And if he had no true curiosity, why should I quell mine? How can one make discoveries without making trespasses? He was sawing wood in his sleep and I was enjoying the sinuous pulse of a small snake gently wrapping my arm as I inspected the largest tree in the orchard. The snake’s pink tongue darted in and out of its mouth in an endearing rhythm, and it hissed (am I projecting this?) as if to catch my attention. I was mesmerized by its glittering skin and grace. It slithered from my arm up to a lower branch. The apples on this particular tree (“Northern Spy?” “Staymen?” in those days I knew little about them) were robust, smooth, and fit in the hand with a pleasurable heft. One looked as if it were hanging by a thread, and my touching it made it come loose. In the immediate distance, my husband snored and rocked gently in the breeze. We were two, young, healthy people. I had a naughty thought and brought the apple over to him.
“Hey,” I whispered into his ear, “want to taste something good?” His mouth moved slightly and he mumbled. I bit into the apple (tarter than I had hoped, but juicy) and drizzled some of the juice onto his lips. He smiled and I bit off a tiny piece and placed it in his mouth, which he swallowed. He couldn’t recount the broad smile that curved his lips before he bolted upright to accuse me. “Are you crazy, woman?” I remember him saying. Then he stormed off toward the river, leaving me alone with my bitten apple and my snake.
Even today, when business is slow and he watches the rain as customers head toward the newer grocers up the block or toward the river, he mutters about the garden under his breath. What he doesn’t say, doesn’t seem to remember, is that when I found him later that day by the water’s edge, pacing and cursing, and when he turned to look at me, there was no going back. We embraced and melted into one another and I had the odd sensation that I was home for the first time.
Well, she got me good while I was asleep. It wasn’t uncommon for me to take afternoon naps. Fresh air has a way of tiring you. My landlord made fewer and fewer calls, and everything seemed under control. She seemed so content with inspecting her plants, collecting specimens, babbling on about her theories of cross-pollination. I grew weary and yet also desirous. I found it easier to watch her mouth than listen to what came spilling out of it. I paid little attention to her forays into the orchard, and after a morning of checking the animals and giving a once-over to the garden, I relaxed in the breeze in my hammock. I was in a blissful, dreamless state. Until her voice wavered into my consciousness. I was suddenly puckish, and when I felt something on my tongue, I relished it. But it didn’t go down the right pipe and I felt a choking sensation. She may have told you otherwise, but I shot out of the hammock and ran to the river to get a drink of water. She was mocking me—an apple in one hand and the snake in the other. Did she think this was funny? When my coughing died down, a bolt of panic went through me. What would my landlord say to all of this? I had just splashed my face with water when I saw her reflection beside me. I was filled with anger and an energy I couldn’t contain. And an urge to pull her down on the ground, which I did. It was the beginning of the end.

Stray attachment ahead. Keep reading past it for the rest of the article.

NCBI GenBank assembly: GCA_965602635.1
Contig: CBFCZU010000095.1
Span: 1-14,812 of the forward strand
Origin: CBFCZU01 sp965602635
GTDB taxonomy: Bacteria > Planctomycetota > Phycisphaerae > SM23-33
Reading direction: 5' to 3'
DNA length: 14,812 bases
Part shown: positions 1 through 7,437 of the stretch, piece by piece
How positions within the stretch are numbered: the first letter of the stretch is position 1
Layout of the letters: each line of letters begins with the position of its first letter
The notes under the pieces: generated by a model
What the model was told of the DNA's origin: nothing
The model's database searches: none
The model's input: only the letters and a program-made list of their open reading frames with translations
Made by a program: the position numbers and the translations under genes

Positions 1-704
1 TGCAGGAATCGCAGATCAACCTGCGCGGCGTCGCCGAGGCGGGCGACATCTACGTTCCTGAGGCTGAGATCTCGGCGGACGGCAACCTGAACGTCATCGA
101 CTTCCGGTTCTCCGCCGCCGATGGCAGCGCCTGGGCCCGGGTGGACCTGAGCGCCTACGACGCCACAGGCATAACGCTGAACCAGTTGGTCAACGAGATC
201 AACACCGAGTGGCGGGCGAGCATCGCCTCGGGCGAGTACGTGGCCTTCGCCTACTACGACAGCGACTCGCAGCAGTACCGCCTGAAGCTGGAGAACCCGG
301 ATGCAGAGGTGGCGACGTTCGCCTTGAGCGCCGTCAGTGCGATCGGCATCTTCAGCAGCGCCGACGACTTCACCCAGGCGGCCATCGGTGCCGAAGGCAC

My father wasn’t pleased, to say the least. And truth be told, I was preoccupied with other things. My husband managed to stand up to Dad when it was discovered a few days after our tryst that the orchard had been picked through. Dad protested loudly that we were selfish and spoiled—he wanted the orchard pristine and untouched–was that too much to ask? Anyway, we had both made up our minds by then that we needed more land. Wanderlust took hold of us (I think I can safely speak for us both) and frankly, I needed a change of scenery. Who needs money when you have love? I managed to pack the snake in a box with my notes. It would come in handy later for my research, and amuse the kids as I toiled with my dissertation.
It was probably time to move on, but we had it good—really good. I never had to worry about inventory, weather conditions, rotten fruit, cooking the books. Those first steps away from the garden smarted. But I suppose the risk of nostalgia is that it makes the past a rosier place.
Like I said, that woman is the pleasure and pain of my existence. Once she makes up her mind, run for your life. If she didn’t abide by her father, what made me think she would listen to me? It became a moot point. To this day, with all we’ve been through, she gives me that look of hers and I forget my name—the way I wish I could forget my landlord’s voice the day he threw us off his property.
And they say the rest is history–